In the Land of Pagodas: A Classic Account of Travel in Hong Kong, Macao, Shanghai, Hubei, Hunan and Guizhou
by Alfred Raquez (Edited and translated by William L. Gibson and Paul Bruthiaux)
Long out of print in the original French, this travel account of China at the end of the nineteenth century has been translated into English and annotated by William L. Gibson and Paul Bruthiaux. Even more surprising than how readable and modern In the Land of Pagodas is, is the fact that this English version was produced at all. Old travel accounts do not sell well. And if you’re wondering what exactly “not sell well” means in terms of numbers, I’m talking about really low sales; after the initial giddy heights of the book launch, during which time a dozen or two copies might be bought, any such title selling more than a copy per month is a relative bestseller. Heaven knows, you can hardly give away many of these old works. On websites such as Archive.org and Project Gutenberg, there are numerous outstanding Public Domain works available, which – despite being free – have download numbers in the low hundreds, or teens. I take my hat off to Gibson, Bruthiaux, and the publisher, the Nordic Institute of Asian Studies (NIAS) Press.
Frenchman Joseph Gervais, a bankrupt lawyer in his mid-thirties charged with fraud and on the run from the police, arriving out East in 1898. He reinvented himself as Alfred Raquez and quickly gained minor celebrity as a journalist and explorer. The highlight of his exploration was leading a fifteen-month expedition through Laos and Tonkin (Vietnam) collecting material for the Marseille Colonial Exposition of 1906, for which he was awarded a medal of honour. He died in Marseille in 1907.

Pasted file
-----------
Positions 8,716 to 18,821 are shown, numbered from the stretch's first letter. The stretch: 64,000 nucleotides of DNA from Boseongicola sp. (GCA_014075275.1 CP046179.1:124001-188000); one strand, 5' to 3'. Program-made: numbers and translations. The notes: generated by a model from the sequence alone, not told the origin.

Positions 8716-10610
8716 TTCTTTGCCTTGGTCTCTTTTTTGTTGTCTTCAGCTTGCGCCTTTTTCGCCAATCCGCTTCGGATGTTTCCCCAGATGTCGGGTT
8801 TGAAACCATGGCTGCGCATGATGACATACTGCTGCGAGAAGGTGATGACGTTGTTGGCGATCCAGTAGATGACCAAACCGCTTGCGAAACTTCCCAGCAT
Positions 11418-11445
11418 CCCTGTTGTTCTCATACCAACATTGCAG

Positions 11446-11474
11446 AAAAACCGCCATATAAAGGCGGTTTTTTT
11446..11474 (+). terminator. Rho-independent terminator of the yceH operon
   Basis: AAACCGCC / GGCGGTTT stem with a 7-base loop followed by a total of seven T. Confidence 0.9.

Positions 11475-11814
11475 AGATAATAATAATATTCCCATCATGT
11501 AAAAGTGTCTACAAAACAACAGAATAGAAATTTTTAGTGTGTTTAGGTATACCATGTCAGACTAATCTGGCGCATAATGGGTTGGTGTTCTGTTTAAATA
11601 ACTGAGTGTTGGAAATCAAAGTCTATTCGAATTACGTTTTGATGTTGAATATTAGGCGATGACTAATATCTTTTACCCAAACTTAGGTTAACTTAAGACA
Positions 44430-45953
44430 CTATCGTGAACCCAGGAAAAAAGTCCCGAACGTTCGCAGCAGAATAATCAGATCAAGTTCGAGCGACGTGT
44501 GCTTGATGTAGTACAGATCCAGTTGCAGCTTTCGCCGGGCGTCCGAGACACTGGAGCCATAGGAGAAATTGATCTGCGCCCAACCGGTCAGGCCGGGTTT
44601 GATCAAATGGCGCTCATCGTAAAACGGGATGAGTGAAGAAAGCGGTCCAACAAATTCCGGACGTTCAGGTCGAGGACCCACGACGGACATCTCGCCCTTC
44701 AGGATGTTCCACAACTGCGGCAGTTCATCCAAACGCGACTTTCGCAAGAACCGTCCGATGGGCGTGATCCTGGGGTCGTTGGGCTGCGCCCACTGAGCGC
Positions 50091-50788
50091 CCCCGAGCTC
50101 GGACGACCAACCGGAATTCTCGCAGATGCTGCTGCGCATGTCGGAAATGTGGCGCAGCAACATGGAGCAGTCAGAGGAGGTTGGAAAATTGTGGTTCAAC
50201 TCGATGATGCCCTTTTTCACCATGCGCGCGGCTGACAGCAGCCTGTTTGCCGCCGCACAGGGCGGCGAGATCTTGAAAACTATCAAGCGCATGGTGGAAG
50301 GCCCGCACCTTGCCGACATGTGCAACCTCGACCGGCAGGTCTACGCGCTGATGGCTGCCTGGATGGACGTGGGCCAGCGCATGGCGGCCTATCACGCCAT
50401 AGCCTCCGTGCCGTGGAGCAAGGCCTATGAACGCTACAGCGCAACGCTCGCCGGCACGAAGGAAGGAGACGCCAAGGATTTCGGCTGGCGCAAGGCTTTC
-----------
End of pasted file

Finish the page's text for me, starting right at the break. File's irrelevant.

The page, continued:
It was only in 2012 that Raquez’s true identity was uncovered by William L. Gibson, an American writer based in Southeast Asia, while he was working on the English edition. He had first become interested in the mysterious Frenchman after coming across some photographs and sound recordings that Raquez had made of Laos. Gibson soon found digital files of Raquez’s books, but Gibson’s French was not up to translation, so he asked an old friend, Paul Bruthiaux, for help. Together they have produced an outstanding annotated translation of In the Land of Pagodas.
The travelogue consists of three main sections. The first third covers Canton, Hong Kong and Macao. The middle section takes us to Shanghai, in particular the French Concession. The final third – and I think the best – describes a journey deep into the heart of China. Travel accounts of the Yangtze are two a penny but Raquez takes up a tributary, the Yuan River, across Hunan Province and into Guizhou.